"As I mused, the fire burned"

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Orwell on Kipling on the “enlightened”

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From Critical Essays (1946) by George Orwell, writing in review of T.S. Eliot’s book, A Choice of Kipling’s Verse

But because [Kipling] identifies himself with the official class, he does possess one thing which ‘enlightened’ people seldom or never possess, and that is a sense of responsibility. The middle-class Left hate him for this quite as much as for his cruelty and vulgarity. All left-wing parties in the highly industrialized countries are at bottom a sham, because they make it their business to fight against something which they do not really wish to destroy. They have internationalist aims, and at the same time they struggle to keep up a standard of life with which those aims are incompatible. We all live by robbing Asiatic coolies, and those of us who are ‘enlightened’ all maintain that those coolies ought to be set free; but our standard of living, and hence our ‘enlightenment’, demands that the robbery shall continue. A humanitarian is always a hypocrite, and Kipling’s understanding of this is perhaps the central secret of his power to create telling phrases. It would be difficult to hit off the one-eyed pacifism of the English in fewer words than in the phrase, ‘making mock of uniforms that guard you while you sleep’. It is true that Kipling does not understand the economic aspect of the relationship between the highbrow and the blimp. He does not see that the map is painted red chiefly in order that the coolie may be exploited. Instead of the coolie he sees the Indian Civil Servant; but even on that plane his grasp of function, of who protects whom, is very sound. He sees clearly that men can only be highly civilized while other men, inevitably less civilized, are there to guard and feed them.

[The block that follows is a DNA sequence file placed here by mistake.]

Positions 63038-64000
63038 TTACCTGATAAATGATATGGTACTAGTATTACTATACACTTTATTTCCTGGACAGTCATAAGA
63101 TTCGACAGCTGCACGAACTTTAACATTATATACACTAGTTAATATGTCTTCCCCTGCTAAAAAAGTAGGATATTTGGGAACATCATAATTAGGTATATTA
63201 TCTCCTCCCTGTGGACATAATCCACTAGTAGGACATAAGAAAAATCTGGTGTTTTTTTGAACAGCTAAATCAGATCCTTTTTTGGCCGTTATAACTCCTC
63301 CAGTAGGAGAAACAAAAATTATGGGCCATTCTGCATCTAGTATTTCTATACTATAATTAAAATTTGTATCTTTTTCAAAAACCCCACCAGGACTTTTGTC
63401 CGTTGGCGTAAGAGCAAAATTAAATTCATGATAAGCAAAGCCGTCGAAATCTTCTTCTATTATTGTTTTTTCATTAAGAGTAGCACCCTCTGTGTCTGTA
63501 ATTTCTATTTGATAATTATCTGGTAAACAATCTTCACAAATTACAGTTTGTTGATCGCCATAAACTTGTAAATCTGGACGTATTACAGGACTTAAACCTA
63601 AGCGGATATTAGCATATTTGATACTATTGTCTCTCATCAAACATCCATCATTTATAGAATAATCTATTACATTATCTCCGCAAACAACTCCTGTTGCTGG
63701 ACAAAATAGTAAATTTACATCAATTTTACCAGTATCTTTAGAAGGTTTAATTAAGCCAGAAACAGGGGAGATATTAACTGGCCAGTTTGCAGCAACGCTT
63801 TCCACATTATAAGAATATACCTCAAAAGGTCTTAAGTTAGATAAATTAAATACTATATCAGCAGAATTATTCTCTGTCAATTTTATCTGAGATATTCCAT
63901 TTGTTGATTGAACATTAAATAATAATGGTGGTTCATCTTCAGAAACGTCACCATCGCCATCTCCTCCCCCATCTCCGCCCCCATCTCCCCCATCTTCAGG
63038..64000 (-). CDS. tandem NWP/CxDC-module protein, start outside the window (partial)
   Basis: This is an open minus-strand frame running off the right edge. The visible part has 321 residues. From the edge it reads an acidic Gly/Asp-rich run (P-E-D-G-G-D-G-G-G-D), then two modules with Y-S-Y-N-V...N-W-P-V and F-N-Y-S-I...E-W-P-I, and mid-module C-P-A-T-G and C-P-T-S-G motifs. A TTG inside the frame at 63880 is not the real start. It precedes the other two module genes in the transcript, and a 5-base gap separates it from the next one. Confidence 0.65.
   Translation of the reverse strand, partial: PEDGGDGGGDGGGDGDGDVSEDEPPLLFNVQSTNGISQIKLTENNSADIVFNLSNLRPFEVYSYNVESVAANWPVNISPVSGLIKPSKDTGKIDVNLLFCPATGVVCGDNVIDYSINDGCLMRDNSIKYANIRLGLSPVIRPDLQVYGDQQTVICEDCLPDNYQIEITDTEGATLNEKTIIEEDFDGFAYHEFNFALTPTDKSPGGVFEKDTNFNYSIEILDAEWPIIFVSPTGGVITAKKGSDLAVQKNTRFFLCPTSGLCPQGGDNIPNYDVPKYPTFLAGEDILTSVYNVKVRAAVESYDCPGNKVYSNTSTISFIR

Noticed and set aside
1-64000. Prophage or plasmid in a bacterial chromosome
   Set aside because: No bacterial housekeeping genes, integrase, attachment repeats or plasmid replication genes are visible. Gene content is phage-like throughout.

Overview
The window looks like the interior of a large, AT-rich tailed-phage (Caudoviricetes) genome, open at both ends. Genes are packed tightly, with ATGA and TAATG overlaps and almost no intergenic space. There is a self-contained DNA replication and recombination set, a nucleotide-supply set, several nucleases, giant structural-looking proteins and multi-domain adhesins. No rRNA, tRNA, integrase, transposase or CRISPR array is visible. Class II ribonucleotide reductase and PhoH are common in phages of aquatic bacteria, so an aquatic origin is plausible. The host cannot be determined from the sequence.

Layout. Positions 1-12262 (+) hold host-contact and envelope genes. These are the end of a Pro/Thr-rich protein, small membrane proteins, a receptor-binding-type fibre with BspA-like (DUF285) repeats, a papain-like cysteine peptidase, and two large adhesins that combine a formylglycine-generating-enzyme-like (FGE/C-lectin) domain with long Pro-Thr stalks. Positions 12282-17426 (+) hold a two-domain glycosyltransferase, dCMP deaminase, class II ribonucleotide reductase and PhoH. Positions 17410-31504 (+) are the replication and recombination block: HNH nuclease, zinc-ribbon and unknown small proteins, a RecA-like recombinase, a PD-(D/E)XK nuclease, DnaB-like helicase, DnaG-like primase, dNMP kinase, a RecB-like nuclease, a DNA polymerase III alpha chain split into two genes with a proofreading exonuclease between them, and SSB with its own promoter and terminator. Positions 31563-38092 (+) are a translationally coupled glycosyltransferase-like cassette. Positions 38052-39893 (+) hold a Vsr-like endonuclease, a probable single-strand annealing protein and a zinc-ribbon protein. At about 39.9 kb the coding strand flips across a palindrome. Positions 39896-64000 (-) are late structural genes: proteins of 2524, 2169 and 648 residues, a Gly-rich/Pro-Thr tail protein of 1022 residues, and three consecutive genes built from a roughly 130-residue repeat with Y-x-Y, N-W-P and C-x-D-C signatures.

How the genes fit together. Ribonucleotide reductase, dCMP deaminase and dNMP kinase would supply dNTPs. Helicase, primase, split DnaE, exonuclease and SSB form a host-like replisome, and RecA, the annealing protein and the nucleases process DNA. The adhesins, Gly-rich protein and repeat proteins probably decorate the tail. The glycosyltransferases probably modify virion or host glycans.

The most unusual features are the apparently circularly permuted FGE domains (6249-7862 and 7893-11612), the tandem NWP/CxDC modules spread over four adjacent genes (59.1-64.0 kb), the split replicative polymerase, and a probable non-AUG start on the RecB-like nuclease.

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Written by sameo416

November 1, 2014 at 1:44 pm

Posted in Uncategorized

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